“Do you think you two could possibly refrain from nauseous conversation on my birthday?” Lily said, raising an eyebrow. She tore into the present from me and pulled a blue dress out of the wrappings. “It’s the one I saw last week! Thank you, Brie!”
I cleared my throat loudly.
“I mean, thanks, James,” she said sweetly.
I beamed at her.
“No worries, Lil, it was one of those ‘I saw it and thought of you’ moments – that is far too short, you’re not wearing that out,” I added hurriedly as she stood up and held it up to herself.
“It’s alright, I’ll make sure she doesn’t get up to any mischief,” said Kit, another one of Lily’s mates.
“I knew I liked you for a reason, Christopher,” I said, pushing myself up to sit on the kitchen counter.
“James! Get off the counter. If you want to sit, then you can sit at the table like civilised people do. I know it’s a long shot, but at least try for once,” Mum said sharply. “Do you want any breakfast, darling?” she added as I took a seat next to Kit. “I can do bacon, sausage, egg, toast...”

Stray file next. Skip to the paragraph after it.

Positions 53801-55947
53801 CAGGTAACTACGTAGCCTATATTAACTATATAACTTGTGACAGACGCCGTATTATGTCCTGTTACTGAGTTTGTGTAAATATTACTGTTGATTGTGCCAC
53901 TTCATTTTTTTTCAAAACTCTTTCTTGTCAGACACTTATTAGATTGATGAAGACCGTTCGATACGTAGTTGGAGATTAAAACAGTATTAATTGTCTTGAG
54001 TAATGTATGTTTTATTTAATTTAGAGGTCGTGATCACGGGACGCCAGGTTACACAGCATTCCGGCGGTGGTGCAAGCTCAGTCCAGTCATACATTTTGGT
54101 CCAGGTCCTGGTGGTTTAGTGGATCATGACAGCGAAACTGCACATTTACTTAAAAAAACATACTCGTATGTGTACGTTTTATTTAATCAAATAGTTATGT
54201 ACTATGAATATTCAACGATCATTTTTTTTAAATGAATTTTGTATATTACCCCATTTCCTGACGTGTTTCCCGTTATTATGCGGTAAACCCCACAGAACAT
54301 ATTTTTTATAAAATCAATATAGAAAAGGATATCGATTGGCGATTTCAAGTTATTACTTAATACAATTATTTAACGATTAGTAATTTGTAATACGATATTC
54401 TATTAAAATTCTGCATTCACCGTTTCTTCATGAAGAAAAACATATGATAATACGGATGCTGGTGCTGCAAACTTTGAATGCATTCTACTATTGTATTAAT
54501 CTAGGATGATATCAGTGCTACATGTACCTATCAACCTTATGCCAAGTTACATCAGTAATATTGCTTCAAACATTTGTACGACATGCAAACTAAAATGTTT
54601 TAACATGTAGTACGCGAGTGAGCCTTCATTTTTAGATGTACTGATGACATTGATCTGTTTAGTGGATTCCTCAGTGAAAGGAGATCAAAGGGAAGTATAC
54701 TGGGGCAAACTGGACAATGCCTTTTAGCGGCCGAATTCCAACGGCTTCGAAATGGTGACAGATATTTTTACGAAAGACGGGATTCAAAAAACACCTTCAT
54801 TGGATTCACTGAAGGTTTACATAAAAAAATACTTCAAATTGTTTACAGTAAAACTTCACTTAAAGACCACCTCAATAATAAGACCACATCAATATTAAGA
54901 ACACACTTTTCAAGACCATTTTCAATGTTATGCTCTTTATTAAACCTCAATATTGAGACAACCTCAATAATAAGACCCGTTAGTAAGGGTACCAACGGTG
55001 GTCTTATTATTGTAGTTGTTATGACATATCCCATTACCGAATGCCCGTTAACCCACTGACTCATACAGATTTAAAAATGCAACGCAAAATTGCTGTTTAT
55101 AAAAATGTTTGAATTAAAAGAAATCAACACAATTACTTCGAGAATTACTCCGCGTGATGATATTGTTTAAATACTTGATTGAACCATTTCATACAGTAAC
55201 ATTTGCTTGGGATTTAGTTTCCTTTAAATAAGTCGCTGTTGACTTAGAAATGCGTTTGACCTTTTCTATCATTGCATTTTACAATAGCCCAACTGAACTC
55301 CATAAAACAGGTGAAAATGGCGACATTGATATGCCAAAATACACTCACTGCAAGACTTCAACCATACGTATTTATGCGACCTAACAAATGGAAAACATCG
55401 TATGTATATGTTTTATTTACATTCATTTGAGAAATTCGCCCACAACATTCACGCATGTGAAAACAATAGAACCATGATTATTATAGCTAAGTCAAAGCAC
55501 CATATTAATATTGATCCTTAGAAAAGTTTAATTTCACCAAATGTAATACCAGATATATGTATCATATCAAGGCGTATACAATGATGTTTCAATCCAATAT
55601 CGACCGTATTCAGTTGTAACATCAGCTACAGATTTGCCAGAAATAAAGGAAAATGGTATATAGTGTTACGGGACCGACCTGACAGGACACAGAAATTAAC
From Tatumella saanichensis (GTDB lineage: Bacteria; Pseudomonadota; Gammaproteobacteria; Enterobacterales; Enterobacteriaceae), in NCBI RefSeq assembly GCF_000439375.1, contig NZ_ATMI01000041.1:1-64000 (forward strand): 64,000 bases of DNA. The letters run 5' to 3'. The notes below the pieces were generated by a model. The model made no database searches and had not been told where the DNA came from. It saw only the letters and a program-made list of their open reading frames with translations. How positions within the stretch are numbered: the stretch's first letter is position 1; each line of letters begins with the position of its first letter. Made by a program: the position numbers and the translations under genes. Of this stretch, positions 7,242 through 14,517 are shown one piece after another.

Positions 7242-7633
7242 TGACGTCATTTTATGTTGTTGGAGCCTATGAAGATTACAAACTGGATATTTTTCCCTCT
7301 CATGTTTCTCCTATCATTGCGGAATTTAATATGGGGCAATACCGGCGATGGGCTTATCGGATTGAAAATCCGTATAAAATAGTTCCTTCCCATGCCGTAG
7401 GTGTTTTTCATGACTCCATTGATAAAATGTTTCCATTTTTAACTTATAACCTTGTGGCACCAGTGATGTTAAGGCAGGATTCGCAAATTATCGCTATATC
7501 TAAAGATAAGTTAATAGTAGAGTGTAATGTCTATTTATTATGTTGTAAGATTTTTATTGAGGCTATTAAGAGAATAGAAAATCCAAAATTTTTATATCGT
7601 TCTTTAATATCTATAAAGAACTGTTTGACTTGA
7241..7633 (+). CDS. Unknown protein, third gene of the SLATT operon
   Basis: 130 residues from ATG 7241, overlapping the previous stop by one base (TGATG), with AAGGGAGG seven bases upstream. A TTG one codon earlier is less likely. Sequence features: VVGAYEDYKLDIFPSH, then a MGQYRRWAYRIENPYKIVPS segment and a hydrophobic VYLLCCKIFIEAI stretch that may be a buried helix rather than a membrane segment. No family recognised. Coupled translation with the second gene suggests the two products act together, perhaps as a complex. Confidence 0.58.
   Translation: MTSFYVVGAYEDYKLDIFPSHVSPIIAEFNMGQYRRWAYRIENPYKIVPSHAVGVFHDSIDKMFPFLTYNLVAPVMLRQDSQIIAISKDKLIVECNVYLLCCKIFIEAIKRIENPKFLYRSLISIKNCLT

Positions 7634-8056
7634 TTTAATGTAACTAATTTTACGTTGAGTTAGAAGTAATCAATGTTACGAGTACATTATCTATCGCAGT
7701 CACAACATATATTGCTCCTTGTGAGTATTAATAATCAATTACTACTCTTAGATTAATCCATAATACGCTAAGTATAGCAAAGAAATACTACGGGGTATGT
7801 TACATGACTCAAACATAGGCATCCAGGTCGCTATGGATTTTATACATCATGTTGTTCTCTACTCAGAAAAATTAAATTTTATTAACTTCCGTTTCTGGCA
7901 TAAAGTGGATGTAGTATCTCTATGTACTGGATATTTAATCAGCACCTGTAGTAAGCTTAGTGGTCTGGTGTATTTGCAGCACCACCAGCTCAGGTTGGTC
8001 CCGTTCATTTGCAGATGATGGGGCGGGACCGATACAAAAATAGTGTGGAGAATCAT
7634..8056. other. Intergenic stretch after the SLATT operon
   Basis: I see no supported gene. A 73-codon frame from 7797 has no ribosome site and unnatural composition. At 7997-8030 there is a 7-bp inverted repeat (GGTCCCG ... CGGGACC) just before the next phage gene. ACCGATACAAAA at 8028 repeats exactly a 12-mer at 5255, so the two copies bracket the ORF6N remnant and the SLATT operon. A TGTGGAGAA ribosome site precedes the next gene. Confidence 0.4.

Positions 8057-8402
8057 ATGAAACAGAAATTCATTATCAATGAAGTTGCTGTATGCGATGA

“The full house, please, Mum,” I said, grinning at her.
“Brigid?” Mum asked, turning to her.
She shook her head. “I can’t stay, I’m afraid. I have a meeting with Mum and the Bagmans at ten, but thank you for the offer.”
“I heard about that one, well done,” Mum said, as she took a glass from the cupboard. “You two left early last night, were you okay?”
Opting not to stay too long, when Freddie was clearly on a mission to pull as many girls as possible, the two of us had headed back to Brigid’s flat with her brother Ryan, after we’d congratulated Dom and Ethan.